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Photos: iStock and Visit Åland, Flatlight Films

Recommendations to boost gender equality

One of the tasks demanded by our steering group was to increase the awareness of business leaders and policymakers, to expand their knowledge of the value women bring to the maritime sector and blue economy, and to encourage them to consider those factors each time they develop a new project or a policy. We would like to encourage policy-makers and industry leaders alike to be attentive and active in working towards increased gender equality at all levels and to the values that women bring to the sector.
The Nordic cooperation should follow up on Norwegian measures and actions that contribute to the recruitment of more women as fishers and fish boat owners and encourage female fishers to remain longer in the profession. The Nordic cooperation could support greater knowledge about women‘s opportunities in the fishing industry by disseminating findings and providing the foundations for a comparative statistical database. It should also include incentives to close the gendered pay gap.
Each of the countries involved in Nordic cooperation with autonomous regions should mobilise measures that strengthen knowledge about the importance of women in the sector and actions aimed at changing attitudes to abilities of women in the sector. Campaigns are needed against the mindset that allows sexual harassment and gender-discriminatory behaviour in the sector. There is every indication that measures are needed relating to cultural communication and attitude-building work within the fisheries and seafood sector.
  1. There are persistent gaps in data availability on gender representation in the sector, as well as a lack of common data protocols and primary data collection. Improvement of gender-disaggregated data in fisheries and aquaculture in the Nordic Region should allow for examination of the multifaceted nature of women‘s engagement in the traditionally male-dominated sector of fisheries and aquaculture and more broadly in the blue economy. It is critical to account for the full extent of women‘s contribution therein, as well as for new and emerging professions. It is also important to ensure that management of maritime resources is sustainable and equitable. There may be a need to mobilise actions to boost primary data collection according to a multi-level governance approach that also engages supranational institutions like FAO, ILO and Nordic institutions and organisations.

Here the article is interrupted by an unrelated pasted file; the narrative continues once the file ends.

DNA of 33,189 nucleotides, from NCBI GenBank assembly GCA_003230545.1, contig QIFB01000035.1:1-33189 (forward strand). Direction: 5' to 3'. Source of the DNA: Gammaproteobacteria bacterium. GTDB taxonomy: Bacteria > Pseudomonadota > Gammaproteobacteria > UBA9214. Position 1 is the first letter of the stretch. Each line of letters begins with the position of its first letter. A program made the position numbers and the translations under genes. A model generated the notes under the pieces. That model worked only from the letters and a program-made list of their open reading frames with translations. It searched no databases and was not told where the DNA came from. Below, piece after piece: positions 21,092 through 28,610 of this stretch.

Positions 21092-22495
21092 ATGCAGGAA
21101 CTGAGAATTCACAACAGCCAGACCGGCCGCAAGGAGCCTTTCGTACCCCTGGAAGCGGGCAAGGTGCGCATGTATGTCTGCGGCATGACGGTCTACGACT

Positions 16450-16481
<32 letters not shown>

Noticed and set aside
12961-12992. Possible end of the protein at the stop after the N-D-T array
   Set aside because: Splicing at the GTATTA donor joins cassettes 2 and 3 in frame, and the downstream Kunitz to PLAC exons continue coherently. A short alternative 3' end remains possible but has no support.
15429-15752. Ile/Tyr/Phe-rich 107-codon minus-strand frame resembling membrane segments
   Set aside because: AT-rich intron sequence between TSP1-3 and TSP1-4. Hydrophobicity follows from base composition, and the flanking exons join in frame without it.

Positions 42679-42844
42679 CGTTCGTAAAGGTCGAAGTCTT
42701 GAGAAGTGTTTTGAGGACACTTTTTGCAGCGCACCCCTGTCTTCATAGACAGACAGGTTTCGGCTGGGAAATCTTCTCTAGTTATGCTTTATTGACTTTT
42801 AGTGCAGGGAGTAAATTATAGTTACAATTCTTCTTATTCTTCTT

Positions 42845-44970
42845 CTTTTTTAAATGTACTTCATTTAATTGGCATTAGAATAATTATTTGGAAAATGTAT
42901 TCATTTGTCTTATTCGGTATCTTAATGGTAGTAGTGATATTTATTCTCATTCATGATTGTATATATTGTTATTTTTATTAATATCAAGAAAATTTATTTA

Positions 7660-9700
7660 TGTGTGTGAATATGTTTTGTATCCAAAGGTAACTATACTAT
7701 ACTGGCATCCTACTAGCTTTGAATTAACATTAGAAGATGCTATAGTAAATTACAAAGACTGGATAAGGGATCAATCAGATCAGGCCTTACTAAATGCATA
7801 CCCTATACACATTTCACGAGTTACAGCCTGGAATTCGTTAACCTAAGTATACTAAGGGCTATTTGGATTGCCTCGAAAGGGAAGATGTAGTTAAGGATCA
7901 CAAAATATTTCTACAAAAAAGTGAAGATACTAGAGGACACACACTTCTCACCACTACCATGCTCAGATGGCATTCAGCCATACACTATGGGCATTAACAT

2. Women’s enrolment in courses related to the maritime sector is reflected only to a minimal degree on the gender-segregated labour market but that may be about to change. Decision-makers should be aware that the seeds of future gender equality are sowed within the educational system. Nordic governments need to encourage women that this is a feasible field of work, with measures taken to secure and support gender-equal actions both in the educational system, as well as in the industry. Promoting good role models is one way but there are also several other ways to increase the attractiveness of this sector; the Nordic policy on mitigating the gender-segregated labour market in the field of skilled trades and critical labour groups with a vocational training background should also extend to professions focusing on marine occupations.
  3. Measures need to be developed to mitigate and counteract the risk of sexual harassment and negative stereotypes of women working in the maritime sector. While research in this field is growing, there is a general need for future research prioritizing substantial qualitative fieldwork. Furthermore, there is a need to address underlying causes of workplace bullying and harassment and to ensure decent employment and working conditions at sea.
  4. More research is needed on women as leaders within fisheries and aquaculture and the maritime sector. While there are strong examples of power of agency, we lack data on women’s power to set the agenda in the maritime sector through diverse leadership roles. Moreover, when it comes to women’s access to decision-making on allocation of licences, quotas and in general holding financial power at the executive level, we would like to see more systematic research evidence.
  5. It is important to look more broadly at the engagement of women, including at executive level and as drivers and entrepreneurs in the industry and within the broader blue economy.